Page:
Says James, to Red Molly, “Here’s a ring for your right hand.
But I’ll tell you in earnest I’m a dangerous man;
For I’ve fought with the law since I was seventeen.
I’ve robbed many a man to get my Vincent machine.
And now I’m twenty-one years, I might make twenty-two.
And I don’t mind dyin’ but for the love of you.
—- Richard Thompson, 1952 Vincent Black Lightning
I’ve stolen something. There is a bar that I visited last year, one that had an old fashioned photo booth back in the back, next to the filthy bathrooms. On the wall by the booth was a torn up cork board. A lot of people thumbtacked their strips of four photos into the cork, leaving them for posterity. I picked up a handful that looked interesting and stole them.
I’ve scanned the strips and I think I’ll take them, one at time, four photos at a time, and write a few words about the people in the photographs. Or, more accurately, what I imagine about them.
They all had one incredible thing in common, they were all, all four, born on the same day. The twins, Molly and Tandy Vermilion, Michelle McQuade, and, of course, James, James Aidee. All three girls loved James, loved him as long as they could remember. When they were little kids it didn’t matter that there were three of them, it was just something that they shared.
But then, as they reached their twenties, it began to change. Each one wanted James to himself. They set aside their differences on their twenty-first birthday and had a four-person party down in the bars by the waterfront. They crowded into a photo booth to remember the day. They smiled at the lens, not realizing how few happy days were in front of them.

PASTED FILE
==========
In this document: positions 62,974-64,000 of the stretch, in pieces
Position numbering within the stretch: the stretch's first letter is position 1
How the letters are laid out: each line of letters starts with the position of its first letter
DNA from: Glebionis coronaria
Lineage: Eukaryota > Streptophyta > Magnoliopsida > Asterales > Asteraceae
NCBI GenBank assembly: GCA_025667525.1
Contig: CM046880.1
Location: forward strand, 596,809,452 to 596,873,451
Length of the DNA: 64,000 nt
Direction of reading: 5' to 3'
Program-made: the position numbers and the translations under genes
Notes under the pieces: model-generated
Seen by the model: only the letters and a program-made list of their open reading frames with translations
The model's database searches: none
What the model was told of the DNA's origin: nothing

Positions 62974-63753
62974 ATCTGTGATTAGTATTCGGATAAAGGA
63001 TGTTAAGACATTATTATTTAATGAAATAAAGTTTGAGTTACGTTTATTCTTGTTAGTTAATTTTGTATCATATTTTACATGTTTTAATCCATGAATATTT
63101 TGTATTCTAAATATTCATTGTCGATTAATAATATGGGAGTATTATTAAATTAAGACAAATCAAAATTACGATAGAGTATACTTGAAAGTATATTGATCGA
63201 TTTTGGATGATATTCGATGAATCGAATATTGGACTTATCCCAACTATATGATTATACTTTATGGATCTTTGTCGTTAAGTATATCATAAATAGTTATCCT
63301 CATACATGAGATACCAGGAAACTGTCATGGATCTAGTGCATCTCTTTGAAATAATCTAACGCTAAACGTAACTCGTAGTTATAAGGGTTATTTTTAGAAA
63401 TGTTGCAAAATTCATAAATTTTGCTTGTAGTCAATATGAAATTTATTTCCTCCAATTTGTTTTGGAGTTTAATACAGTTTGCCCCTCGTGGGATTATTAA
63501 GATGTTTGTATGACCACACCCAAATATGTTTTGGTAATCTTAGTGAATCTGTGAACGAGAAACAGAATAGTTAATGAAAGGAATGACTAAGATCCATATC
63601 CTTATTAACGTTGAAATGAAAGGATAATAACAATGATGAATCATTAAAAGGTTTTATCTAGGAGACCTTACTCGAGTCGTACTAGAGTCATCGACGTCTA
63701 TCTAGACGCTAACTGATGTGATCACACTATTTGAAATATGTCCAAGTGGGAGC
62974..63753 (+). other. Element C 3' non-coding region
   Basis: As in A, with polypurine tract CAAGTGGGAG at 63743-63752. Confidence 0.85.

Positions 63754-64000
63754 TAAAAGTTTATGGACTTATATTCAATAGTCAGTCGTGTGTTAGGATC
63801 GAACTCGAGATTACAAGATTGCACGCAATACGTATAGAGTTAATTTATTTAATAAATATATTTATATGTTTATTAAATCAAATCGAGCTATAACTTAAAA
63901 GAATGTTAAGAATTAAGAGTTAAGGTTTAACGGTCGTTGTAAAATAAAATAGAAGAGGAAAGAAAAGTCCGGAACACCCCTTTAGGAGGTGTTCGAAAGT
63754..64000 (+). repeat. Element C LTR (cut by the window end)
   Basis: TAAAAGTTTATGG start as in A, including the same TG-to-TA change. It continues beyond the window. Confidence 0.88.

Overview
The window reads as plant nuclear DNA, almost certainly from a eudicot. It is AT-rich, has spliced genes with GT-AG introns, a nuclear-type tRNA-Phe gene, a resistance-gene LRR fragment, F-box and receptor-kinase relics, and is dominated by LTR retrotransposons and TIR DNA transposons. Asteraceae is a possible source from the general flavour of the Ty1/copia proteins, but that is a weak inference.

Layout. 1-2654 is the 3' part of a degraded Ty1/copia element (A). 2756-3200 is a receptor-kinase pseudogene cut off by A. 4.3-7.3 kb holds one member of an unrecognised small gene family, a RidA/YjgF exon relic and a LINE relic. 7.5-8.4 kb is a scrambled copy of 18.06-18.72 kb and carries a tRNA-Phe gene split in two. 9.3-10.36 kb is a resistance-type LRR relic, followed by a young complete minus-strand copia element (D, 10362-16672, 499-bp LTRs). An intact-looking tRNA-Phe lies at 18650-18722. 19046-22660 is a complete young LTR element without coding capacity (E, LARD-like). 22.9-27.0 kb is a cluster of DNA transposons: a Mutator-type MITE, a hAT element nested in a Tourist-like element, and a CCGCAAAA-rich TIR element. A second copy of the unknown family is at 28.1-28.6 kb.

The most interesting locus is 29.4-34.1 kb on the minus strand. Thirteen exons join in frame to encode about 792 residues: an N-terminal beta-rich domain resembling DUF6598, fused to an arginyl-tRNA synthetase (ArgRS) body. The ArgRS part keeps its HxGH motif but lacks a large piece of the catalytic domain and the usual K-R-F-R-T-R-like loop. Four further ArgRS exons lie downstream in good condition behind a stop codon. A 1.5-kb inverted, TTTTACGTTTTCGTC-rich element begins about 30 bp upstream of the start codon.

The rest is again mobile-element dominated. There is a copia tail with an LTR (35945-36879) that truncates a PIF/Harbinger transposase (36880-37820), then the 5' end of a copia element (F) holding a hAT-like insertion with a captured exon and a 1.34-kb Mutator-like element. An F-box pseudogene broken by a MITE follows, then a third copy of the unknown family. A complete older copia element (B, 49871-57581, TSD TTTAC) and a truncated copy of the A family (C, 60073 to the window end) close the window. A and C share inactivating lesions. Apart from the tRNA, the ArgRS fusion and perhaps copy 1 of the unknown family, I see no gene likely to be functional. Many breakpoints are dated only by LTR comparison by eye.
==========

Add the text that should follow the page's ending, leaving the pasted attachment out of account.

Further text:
It was time to start their lives. To the shock of the other three, Michelle joined the police force. She was always a big girl, and a bit shy, but she found a hard discipline inside herself that worked well with her on the front lines of the toughest parts of the city.
All three, women now, thought of James all the time, but he loved Molly. He loved Molly with a burning fire.
But James wasn’t worthy of all their attention, he was lazy and shifty and would do anything to avoid having to work for his money.
Somehow, when Michelle became a cop, that cut the ropes that were keeping all of them in check and things quickly began to spin out of control. James worked a deal with Molly’s sister, Tandy, borrowing all her savings (and she, unlike her sister Molly and James was a hardworking, honest woman) with some harebrained scheme to buy some brown heroin from the next town down the interstate and turn it into a big profit. Tandy never would have done the deal if she wasn’t blinded by her passion for James… there were some vague promises made – never intended to be kept.
He lost his nerve and blew Tandy’s money on a classic motorcycle, a 1952 Vincent, and a custom leather jacket for Molly, who dyed her hair bright red for the occasion. Tandy was furious, though she never showed it outwardly. Molly and James were the talk of the town… A red haired woman in a leather jacket on the back of a vintage motorcycle… quite the scene.
But the Gomez brothers were upset the deal never went down. They had made some upfront deal that left them holding the bag and they weren’t who you wanted to piss off. Officer Michelle McQuade heard rumors through her network of informers and tried to warn her old friend James, but he wasn’t hearing any of it.
Finally, one evening Tandy had enough and sent word to the Gomez brothers of a place that James would head out at night. She said she was sick and made sure her sister Molly stayed with her while James rode away, saying she didn’t always need to go, it would be all right, “Just this time.”
They blasted James with a shotgun and Molly barely got to him at the hospital before he died. His last act was to give her the keys to the undamaged motorcycle.
Now the two sisters, Molly and Tandy ride the bike together with Molly in front still wearing her leather jacket. They are the talk of the town. Sometimes they go too fast but Officer McQuade makes sure the tickets get squashed.